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Too late for Toby

A little boy of seven drenched to the skin sat

Cross-legged peeping through a slit in an old

Weather-beaten back garden gate. The gate at

The end of a long path doubled as the terminus

Of the number 81 bus. Not a real bus mark you,

More a little blue wheelbarrow in which sat a

Variety of passengers two old teddies, three tin

Soldiers, a broken humming top and a play worn



Tragedy had struck early in this little boys life

With the loss of his mother and father. Lost in

A moment of madness when a car being persued

By the police collided with their people carrier

In a head-on collision from which no one could

Hope to escape alive. The courts gave custody

Of an only child to the closest relative they could

Find, a couple of distant ‘aunties’ eagar to get their

Hands, not so much on the child, as on the money

That came with him.


Toby was crying, he'd been beaten with a hard

Wooden coat hanger again and he didn't know

Why. Tears ran down his cheeks as he peered

Through the gap in the ill-fitting gate hoping his

Imaginary friend Tony might hear him and whisk

Him off to a happier place. His arms stung and

His back hurt he told Tony in a whisper. He knew

There were eyes and ears everywhere; angry eyes

And ears that liked nothing better than to punish

Little boys.


Toby sat his eyes fixed to the gap until night fell

When he knew the house would be empty and

He could make his way to bed in safety without

Being struck. His aunties liked their drink and

That's where they spent most nights drinking in

A pub with two of his many uncles. A few scraps

From the fridge served as a meal and a half

Glass of milk was the most he ever took at one

Time. Hard to see that anything has been taken

From a big bottle at half a glass.


He was still wet from being dunked in the bath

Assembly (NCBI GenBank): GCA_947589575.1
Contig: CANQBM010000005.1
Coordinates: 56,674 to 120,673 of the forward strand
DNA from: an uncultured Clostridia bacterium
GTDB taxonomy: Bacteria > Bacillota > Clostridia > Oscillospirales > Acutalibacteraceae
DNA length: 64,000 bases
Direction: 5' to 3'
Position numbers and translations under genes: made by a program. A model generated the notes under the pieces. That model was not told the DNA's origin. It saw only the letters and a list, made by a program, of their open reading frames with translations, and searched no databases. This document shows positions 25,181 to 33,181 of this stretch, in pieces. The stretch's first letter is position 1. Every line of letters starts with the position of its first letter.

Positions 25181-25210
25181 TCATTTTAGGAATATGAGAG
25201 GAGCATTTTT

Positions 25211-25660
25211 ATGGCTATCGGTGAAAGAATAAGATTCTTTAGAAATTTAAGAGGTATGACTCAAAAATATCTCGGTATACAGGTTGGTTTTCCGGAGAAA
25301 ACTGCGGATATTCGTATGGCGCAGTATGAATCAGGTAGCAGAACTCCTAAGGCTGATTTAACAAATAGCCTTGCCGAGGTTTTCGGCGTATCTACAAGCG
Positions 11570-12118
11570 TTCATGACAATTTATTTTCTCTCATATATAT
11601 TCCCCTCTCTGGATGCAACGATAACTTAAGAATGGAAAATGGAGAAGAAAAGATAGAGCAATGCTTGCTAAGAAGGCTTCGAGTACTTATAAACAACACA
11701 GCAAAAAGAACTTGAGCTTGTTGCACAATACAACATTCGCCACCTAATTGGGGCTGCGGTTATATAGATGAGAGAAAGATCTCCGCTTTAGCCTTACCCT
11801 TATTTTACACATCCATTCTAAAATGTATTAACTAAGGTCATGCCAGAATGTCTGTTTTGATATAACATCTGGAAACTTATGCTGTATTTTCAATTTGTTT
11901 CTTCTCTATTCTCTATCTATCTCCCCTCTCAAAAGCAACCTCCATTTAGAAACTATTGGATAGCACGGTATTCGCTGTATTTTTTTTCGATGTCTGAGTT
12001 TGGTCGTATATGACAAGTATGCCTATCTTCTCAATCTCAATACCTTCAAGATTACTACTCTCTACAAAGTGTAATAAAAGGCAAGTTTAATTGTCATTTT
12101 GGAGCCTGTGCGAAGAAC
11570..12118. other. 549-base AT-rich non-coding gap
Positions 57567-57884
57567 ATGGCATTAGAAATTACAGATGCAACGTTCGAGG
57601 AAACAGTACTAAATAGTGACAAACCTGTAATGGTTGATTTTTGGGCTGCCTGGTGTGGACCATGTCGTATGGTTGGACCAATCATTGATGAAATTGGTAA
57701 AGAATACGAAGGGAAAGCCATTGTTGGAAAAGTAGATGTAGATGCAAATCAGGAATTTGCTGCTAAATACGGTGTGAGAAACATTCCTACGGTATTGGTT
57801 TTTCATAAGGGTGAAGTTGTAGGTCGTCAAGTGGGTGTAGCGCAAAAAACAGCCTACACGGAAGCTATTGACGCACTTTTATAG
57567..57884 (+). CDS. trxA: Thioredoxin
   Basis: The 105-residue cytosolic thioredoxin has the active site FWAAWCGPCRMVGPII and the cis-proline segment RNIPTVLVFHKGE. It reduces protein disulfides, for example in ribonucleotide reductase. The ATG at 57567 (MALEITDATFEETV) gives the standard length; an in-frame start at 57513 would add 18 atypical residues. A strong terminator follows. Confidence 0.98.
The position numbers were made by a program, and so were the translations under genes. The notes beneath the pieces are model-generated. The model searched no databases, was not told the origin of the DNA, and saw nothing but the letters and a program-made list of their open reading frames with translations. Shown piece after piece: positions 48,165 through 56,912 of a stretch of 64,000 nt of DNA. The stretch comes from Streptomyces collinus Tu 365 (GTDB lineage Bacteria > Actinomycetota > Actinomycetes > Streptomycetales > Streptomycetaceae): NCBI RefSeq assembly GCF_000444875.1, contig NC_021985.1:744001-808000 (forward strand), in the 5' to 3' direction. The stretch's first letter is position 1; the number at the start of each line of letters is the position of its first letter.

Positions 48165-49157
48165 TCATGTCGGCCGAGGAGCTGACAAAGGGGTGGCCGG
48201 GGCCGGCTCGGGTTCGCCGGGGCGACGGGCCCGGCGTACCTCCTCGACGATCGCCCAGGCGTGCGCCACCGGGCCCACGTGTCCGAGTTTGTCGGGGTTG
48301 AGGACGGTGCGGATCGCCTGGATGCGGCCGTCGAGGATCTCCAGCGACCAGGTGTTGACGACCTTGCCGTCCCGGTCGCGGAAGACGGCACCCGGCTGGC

Earlier. He couldn't think what he'd done but

Somehow he seemed to annoy his aunties and

Uncles and even when he hid out of sight they

Beat him when he got hungry and came to the

Table for food. Whatever he did he couldn't

Please anyone and he didn't know who to turn

To or how to make things better. His bedroom a

Freezing cell and his his bed no more than a

Mattress and a course woven blanket.


The scraps weren't very nice and the cold milk

Made him shiver. As the night wore on he heard

His aunties and uncles down stairs laughing and

Joking. They banged on his bedroom door as they

Made their way to noisy beds - 'Better be asleep,



Little teeth chattered and his little body shook

With pain. Dried blood on the inside fibres of his

Jumper tore at his flesh when he coughed, but

He couldn't get undressed it was too cold for that.

Presently, Toby fell asleep. A deep sleep, a very

Different kind of sleep. A sleep from which all

Pain and suffering is expunged and joy of joys

The sun was out and there was Tony waiting for

Him by the back gate, which for some strange

Reason was now a happy yellow and shining like

A new pin. With smiles all round they hugged each

Other and off they went to play with a little blue

Wheelbarrow, two teddies, three tin soldiers,

A humming top and a Jack-in-the-box.


Next morning the house was filled with police

And welfare officials. On lunchtime TV the local

Politician waded in with his penn’orth and as

Ever, 'Lessons would be learn't and suffering like

This would never again be allowed to visit a child’.

Aunties and uncles would be locked up for a long

Time to come’. Help had finally arrived. Sadly, it

Was too late for Toby.

© Joseph G Dawson
19/11/2018 and earlier

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